The community began in 2009, inspired by the 25th anniversary of the first wind turbines in Catalonia. The founders, including several engineers, wanted to set up a citizen-owned wind turbine to involve local people in the collective ownership of the energy transition, promote renewable energy and drive forward energy democratisation, as well as address the need to tackle energy poverty, air pollution and climate change.

After four highly bureaucratic years, they gained the required government and building permit and the installation of the turbine began in June 2016 and was completed in 2017. The turbine began operating in March 2018, making it the first community-owned wind turbine in Spain and Southern Europe.

It operates for 2405 hours each year and generates 5653 MWh/year, which is estimated by the community to be the equivalent of the energy demand of 2,000 families, saving an estimated 6,000 tonnes of carbon dioxide per year.

The cost of installing and commissioning the turbine was covered by the participation of members. Viure del l’aire – EOLPOP is made up of 595 participants, including individuals and families, as well as approximately 30 companies and associations. Associations were welcomed to join the community from the outset, including small businesses, with a wide range participating, such as Greenpeace Spain.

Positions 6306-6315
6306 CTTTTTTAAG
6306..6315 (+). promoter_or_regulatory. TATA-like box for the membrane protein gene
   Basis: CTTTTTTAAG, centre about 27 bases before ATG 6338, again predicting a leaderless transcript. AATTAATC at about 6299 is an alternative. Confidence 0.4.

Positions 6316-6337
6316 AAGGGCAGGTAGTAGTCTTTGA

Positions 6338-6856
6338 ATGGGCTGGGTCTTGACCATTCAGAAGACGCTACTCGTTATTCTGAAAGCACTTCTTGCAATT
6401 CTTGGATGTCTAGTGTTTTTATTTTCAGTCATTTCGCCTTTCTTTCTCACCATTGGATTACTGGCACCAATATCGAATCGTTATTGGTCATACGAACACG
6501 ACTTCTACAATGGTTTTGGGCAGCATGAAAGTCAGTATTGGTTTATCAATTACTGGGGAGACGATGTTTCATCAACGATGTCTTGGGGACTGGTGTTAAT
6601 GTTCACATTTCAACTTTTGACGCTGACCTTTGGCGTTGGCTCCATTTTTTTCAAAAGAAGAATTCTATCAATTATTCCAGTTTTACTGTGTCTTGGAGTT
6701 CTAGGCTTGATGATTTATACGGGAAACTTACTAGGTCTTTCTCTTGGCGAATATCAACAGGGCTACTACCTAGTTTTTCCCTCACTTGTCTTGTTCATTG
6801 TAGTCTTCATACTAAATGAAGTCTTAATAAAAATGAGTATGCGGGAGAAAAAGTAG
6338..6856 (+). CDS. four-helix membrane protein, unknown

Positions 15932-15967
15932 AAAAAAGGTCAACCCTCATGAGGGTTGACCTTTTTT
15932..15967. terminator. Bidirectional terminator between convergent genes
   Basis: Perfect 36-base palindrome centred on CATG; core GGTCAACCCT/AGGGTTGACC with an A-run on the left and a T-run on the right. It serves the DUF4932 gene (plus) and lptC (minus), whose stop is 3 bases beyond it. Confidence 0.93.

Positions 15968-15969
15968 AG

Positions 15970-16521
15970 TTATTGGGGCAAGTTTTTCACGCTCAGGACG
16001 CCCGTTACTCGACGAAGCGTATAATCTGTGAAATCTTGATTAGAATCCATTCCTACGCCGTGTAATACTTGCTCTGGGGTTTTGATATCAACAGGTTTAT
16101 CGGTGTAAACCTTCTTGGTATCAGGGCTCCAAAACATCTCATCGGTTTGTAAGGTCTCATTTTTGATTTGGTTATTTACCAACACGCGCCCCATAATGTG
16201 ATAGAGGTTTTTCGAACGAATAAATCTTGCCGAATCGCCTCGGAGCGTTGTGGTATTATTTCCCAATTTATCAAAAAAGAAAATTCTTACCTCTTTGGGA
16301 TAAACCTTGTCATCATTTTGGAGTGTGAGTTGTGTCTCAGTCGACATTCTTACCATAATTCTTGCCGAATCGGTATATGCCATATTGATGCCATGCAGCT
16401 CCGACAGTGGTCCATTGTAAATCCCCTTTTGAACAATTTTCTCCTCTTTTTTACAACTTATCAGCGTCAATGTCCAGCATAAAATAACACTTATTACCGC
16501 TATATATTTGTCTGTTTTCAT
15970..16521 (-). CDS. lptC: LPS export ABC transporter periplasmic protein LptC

Putting energy generation in the hands of the people

Nafarkoop Energía Sociedad Cooperativa de Iniciativa Social is a not-for-profit business services cooperative that assists renewable energy projects, communities and activities across all three provinces of the Basque Country’s autonomous region of Spain (Vizcaya, Guipuzcoa and Alava).

Its main motivation was the desire to engage citizens in the energy transition and counter the dominance of for-profit interests in the energy market. It aims to shift the energy model by ensuring that energy generation is as close as possible to the points of consumption and for these to be in the hands of the people so that they could have the ethical, social, participatory and financial benefits, rather than solely corporate interests profiting.

Nafarkoop has 1,400 people as “socios” (affiliates) and is run by a governing council with 10 members. Using mostly crowdfunding, it has successfully established several photovoltaic and hydropower projects in rural Basque municipalities, including: